Last month, TheBrain Technologies launched TheBrain 9, which has been re-created from the ground up for improved performance and stability. In addition, it features numerous usability enhancements that make it worth a fresh look.
For most of its 20-year life, TheBrain was powered by Java, Sun Microsystem’s powerful but sometimes wonky programming language. The engine behind TheBrain 9 is a new, proprietary brew of state-of-the-art software technologies, which make the new program significantly faster and more reliable than its predecessors. For the first time, TheBrain is a true native application on Windows, MacOS, iOS and Android, optimized for the OS-specific features of each platform.
Here’s what’s new, improved and notable in TheBrain 9 Pro:
New tabs speed access to multiple brains: The biggest and most visible user interface upgrade is a new tab interface at the top of the program’s workspace, which enables you to quickly move from one brain to another. You can even use it to drag nodes from one brain to another, or view different parts of the same brain simultaneously in two different tabs.
New import option: In TheBrain 9, you can now import visual maps from a variety of formats, including MindManager and Freemind. This enables knowledge workers with collections of mind maps to easily import them with a minimum of hassle. I tried it with a MindManager mind map that summarizes the top 10 TED Talks.
It loaded in normal view for TheBrain (sort of an org-chart like appearance, with the central topic on top and the 10 first-level topics branching out beneath it in two groups of five). I was easily able to use the View button on the program’s sparse toolbar to switch to mind map view; plus and minus icons on either side of this button enable you to open and close all branches – one layer per click – nice and intuitive!
Mind map view: One of the recent trends in business use of software is that more knowledge workers are utilizing large, high-resolution monitors. Accordingly, the developer has redesigned the program’s expanded view to provide a cleaner layout on large screens. In the past, switching to expanded view yielded a visual map where some topics overlapped each other. In version 9, this is no longer the case. Expanded view now looks very much like a mind map, which should make it appeal to current users of mind mapping software.
New pin customization options: In previous versions of TheBrain, pins only had on and off states. In the new version, you can add multiple categories to pins without increasing visual clutter. You can also access more detailed settings for pins that control whether icons are turned on or off, or appear when hovering over the pin. Another set of controls gives you similar options over tag text.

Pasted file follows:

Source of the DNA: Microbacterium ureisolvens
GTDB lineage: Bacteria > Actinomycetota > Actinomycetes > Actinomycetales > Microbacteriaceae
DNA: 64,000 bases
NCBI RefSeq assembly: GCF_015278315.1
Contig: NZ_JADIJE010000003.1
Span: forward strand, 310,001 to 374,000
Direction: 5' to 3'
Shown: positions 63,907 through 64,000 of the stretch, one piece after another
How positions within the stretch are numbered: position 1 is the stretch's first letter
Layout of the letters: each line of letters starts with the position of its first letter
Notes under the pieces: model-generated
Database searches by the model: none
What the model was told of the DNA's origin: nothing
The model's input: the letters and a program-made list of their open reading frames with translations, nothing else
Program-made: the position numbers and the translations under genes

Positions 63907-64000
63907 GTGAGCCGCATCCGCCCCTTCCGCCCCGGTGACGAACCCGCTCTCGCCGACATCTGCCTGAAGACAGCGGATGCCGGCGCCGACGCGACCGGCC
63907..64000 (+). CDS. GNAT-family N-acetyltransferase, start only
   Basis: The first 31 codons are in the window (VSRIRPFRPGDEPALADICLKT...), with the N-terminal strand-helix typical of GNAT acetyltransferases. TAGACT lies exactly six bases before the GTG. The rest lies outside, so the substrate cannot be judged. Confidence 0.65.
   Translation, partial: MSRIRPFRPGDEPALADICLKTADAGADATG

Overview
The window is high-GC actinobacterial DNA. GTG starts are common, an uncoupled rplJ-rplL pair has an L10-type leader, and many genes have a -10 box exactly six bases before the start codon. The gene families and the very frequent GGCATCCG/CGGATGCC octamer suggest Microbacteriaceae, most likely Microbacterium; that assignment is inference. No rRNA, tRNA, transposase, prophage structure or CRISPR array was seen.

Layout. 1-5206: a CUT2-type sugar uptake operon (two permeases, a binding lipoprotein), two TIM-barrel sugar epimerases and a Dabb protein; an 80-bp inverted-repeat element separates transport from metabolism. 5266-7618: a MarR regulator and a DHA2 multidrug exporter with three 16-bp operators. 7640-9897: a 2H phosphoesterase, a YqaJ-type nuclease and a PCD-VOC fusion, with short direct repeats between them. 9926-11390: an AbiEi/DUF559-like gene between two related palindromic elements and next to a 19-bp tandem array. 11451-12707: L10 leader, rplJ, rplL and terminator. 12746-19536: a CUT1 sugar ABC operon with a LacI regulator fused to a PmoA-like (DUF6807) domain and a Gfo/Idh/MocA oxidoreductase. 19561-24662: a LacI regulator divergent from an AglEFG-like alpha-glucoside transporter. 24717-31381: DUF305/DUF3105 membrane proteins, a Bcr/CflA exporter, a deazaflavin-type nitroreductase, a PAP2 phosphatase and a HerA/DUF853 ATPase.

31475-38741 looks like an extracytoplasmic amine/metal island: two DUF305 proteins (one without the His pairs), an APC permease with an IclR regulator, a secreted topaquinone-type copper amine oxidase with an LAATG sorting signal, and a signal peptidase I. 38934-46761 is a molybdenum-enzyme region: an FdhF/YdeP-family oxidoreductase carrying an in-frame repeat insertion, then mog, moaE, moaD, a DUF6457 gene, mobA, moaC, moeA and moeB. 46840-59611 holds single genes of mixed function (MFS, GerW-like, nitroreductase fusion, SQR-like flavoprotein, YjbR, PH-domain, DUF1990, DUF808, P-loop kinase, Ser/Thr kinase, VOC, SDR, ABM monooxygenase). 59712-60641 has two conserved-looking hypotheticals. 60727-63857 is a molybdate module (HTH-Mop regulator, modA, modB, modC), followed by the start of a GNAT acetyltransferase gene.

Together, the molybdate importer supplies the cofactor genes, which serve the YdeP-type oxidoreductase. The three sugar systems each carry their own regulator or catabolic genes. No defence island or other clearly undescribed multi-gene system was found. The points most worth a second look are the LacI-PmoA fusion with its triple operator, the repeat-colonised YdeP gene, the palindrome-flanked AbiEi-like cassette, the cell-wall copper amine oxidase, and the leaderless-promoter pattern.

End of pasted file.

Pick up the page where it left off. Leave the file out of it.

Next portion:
In addition, you can customize icons to give you a greater level of control over their visual context. In other words, you can set up an icon scheme that is most meaningful and relevant to you.
Enhanced note formatting: The notes pane of TheBrain 9 has been upgraded to support numerous types of rich formatting. You can also embed images, videos, links and more in the integrated notes window. It now appears to the right of the workspace, and performs double duty as a browser/viewer for web pages and other linked or attached files.
Clicking the plus (+) icon to open a new tab opens a dialog box that lets you do numerous things:
- Open a web page URL
- Link to a file
- Open folder
- Create image
- Capture image
- Add event (Events can now be synced both to and from Google Calendar as part of TheBrain 9’s sync services)
This same tabbed toolbar at the top of the viewer pane contains a “Notes” tab as well. So no matter what you’re working on, you can add information and context to a node in your brain. Nicely integrated.
Embedded web browser: Web attachments appear right inside TheBrain 9, letting you access web information without even having to open it in a separate browser.
I’ve said it before with several mind mapping programs that have implemented this functionality – it’s actually more valuable than it appears to be at first glance. There’s something to be said for staying focused on one software application, instead of bouncing around from one to another. When you’re trying to maintain mental focus, this is critically important.
TheBrain 9 represents the biggest leap forward in performance and usability in quite a few years. If you work with large bodies of knowledge and information that has many deep connections, you’ll want to take a look at this latest iteration of TheBrain. My favorite updates and new features include the mind map import, clean interface with a minimum of distracting buttons and tabs and the multi-functional notes/browser/file viewer pane.
Upgrades to TheBrain 9 are free if you have an active services plan or if you purchased a new license of TheBrain after November 1, 2015. When you login using TheBrain 9, your existing license will be automatically recognized.
If you haven’t previously used TheBrain, a one-time license for version 9 is US$219. Perpetual and monthly license arrangements are also available, and are described in detail on TheBrain’s Store web page.
A 30-day trial version of TheBrain 9 Pro is available for download for Windows and Mac. After 30 days, it reverts to a free version with limited functionality.